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Creator / Flight-Plan

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Flight-Plan 『フライト・プラン』 was a Japanese game developer established 30th September 1989. They made mostly Strategy RPGs and had two flagship game series of that genre (Black/Matrix and Summon Night). The company closed down sometime in August 2010. Most of its members went on to form Apollosoft and have worked with fellow SRPG developer Nippon Ichi to create the PSP game Blue Roses ~Yousei to Aoi Hitomi no Senshitachi~, with another PSP game, Ragnarok ~Hikari to Yami no Koujo~ to follow after that.

Not to be confused with the 2005 film Flightplan.

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Games developed by Flight-Plan:

(release dates and platforms given are those of the first Japanese release)

    Black/Matrix Series 
  • Black/Matrix (Sega Saturn; 27th August 1998)
  • Black/Matrix AD (Sega Dreamcast; 30th September 1999)
  • Black/Matrix Cross (Sony PlayStation; 14th December 2000)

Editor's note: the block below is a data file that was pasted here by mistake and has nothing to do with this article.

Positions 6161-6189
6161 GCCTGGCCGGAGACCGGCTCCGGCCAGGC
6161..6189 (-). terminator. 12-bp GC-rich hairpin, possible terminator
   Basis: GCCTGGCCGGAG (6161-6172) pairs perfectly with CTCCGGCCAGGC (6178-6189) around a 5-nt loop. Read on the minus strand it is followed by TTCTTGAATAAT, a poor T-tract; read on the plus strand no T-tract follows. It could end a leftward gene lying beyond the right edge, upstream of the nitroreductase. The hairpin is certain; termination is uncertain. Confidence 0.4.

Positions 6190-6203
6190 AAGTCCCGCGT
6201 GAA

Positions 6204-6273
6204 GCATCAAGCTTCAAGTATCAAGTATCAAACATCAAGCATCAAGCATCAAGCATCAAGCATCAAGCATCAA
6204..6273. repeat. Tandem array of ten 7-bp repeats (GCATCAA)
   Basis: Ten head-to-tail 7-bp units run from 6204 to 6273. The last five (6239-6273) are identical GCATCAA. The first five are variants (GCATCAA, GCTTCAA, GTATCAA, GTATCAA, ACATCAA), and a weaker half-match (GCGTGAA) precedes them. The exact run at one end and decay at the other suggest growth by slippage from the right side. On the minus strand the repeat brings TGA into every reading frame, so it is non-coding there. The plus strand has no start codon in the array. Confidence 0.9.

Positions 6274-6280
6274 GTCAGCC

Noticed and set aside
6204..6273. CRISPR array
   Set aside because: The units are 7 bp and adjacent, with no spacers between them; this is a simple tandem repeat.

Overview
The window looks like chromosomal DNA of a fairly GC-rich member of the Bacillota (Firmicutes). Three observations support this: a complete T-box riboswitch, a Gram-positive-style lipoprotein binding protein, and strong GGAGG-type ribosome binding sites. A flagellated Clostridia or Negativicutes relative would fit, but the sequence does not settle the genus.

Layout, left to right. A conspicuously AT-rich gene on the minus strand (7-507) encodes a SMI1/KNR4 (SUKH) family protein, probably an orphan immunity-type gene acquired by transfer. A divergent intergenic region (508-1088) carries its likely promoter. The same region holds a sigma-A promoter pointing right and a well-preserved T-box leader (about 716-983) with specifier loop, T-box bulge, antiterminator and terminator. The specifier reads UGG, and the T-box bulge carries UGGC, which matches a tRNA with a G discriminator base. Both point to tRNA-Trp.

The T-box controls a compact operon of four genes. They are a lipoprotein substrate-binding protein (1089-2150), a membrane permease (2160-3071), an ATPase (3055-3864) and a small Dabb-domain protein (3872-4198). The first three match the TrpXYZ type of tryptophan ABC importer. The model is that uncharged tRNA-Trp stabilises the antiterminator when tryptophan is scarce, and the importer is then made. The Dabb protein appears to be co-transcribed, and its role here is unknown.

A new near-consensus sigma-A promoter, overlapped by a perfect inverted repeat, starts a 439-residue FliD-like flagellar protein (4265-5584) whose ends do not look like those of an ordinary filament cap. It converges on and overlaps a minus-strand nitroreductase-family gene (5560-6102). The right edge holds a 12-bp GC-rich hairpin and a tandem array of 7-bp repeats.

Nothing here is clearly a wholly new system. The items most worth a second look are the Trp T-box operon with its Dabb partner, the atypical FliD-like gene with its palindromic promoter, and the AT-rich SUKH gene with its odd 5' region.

• Black/Matrix II (Sony PlayStation 2; 28th March 2002)
  • Black/Matrix Zero (Nintendo Game Boy Advance; 30th August 2002)
  • Black/Matrix 00 (Sony PlayStation; 13th May 2004) note 

    Summon Night Series 

    Other Games 
  • Dragon Shadow Spell (Sony PlayStation 2; 18th Janurary 2007)
  • Poison Pink / Eternal Poison (Sony PlayStation 2; 14th February 2008) note 
  • Sacred Blaze (Sony PlayStation 2; 19th February 2009)
  • Shining Force Feather (Nintendo DS; 19th February 2009) note 

    Console Ports 
With the exception of Chiki Chiki Boys, these are cleaned-up eroge.
  • Chiki Chiki Boys (PC-Engine; 15th July 1994) note 
  • Dōkyūsei (PC-Engine; 23rd November 1995)
  • Dōkyūsei 2 (PC-FX; 9th August 1996)
  • Utawarerumono (Sony PlayStation 2; 26th October 2006)

Tropes that are commonly found in Flight-Plan games: